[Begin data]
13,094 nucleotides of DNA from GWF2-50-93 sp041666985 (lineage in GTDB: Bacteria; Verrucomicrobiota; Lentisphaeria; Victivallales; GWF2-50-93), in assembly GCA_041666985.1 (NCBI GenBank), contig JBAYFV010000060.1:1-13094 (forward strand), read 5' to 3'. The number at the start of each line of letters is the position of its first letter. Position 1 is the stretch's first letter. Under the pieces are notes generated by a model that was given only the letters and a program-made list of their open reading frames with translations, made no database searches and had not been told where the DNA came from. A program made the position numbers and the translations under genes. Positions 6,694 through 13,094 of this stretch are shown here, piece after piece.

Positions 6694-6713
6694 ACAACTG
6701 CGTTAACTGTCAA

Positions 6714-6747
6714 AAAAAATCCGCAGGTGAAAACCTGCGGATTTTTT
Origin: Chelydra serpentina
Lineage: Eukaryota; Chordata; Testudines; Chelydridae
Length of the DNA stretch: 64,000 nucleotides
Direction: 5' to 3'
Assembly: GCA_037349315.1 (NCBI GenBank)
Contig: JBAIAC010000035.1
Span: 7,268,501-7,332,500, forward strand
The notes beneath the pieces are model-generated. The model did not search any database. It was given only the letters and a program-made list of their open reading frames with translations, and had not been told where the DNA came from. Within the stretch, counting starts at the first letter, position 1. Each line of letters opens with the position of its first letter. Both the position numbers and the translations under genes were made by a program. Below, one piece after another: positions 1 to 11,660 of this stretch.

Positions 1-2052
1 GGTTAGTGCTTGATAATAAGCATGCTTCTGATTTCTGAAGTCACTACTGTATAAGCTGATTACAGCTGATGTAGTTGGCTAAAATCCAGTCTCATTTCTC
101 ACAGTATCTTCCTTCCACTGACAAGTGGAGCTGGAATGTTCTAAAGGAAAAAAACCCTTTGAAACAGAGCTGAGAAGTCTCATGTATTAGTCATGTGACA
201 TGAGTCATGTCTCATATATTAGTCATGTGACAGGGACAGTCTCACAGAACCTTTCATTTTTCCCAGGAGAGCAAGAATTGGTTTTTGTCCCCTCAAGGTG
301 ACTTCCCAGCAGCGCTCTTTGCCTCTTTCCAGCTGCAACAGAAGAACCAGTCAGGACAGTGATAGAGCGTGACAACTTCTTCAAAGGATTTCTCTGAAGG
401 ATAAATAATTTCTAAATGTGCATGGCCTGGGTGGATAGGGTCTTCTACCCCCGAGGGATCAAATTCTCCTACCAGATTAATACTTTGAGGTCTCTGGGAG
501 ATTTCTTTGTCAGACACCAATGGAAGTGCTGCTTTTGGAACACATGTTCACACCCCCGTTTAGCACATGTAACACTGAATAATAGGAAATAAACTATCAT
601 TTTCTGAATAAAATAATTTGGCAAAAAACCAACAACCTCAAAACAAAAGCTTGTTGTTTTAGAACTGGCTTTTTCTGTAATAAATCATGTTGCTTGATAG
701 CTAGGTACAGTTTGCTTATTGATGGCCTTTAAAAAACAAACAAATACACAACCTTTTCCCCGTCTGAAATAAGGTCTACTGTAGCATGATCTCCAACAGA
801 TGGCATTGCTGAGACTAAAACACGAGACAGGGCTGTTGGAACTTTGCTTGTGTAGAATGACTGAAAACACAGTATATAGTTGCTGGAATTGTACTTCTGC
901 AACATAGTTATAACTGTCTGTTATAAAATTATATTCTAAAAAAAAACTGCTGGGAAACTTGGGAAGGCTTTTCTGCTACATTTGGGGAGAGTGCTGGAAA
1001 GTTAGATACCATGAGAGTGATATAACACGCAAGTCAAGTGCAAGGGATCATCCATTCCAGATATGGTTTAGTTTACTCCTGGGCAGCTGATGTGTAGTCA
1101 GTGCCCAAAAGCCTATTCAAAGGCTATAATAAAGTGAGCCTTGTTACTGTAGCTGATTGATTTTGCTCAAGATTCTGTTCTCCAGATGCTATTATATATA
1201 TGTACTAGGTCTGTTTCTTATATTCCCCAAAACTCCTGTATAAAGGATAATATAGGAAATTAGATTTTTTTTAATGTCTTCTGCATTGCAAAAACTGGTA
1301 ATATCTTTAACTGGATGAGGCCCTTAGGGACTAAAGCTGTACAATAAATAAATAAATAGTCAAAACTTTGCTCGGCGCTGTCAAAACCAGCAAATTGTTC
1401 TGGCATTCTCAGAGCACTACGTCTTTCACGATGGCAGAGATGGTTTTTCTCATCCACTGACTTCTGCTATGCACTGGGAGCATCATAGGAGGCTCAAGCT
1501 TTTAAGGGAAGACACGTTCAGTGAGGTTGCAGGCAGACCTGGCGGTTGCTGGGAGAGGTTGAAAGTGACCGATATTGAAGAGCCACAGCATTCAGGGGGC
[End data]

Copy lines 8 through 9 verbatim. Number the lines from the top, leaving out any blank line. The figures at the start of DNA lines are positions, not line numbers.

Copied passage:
Lineage: Eukaryota; Chordata; Testudines; Chelydridae
Length of the DNA stretch: 64,000 nucleotides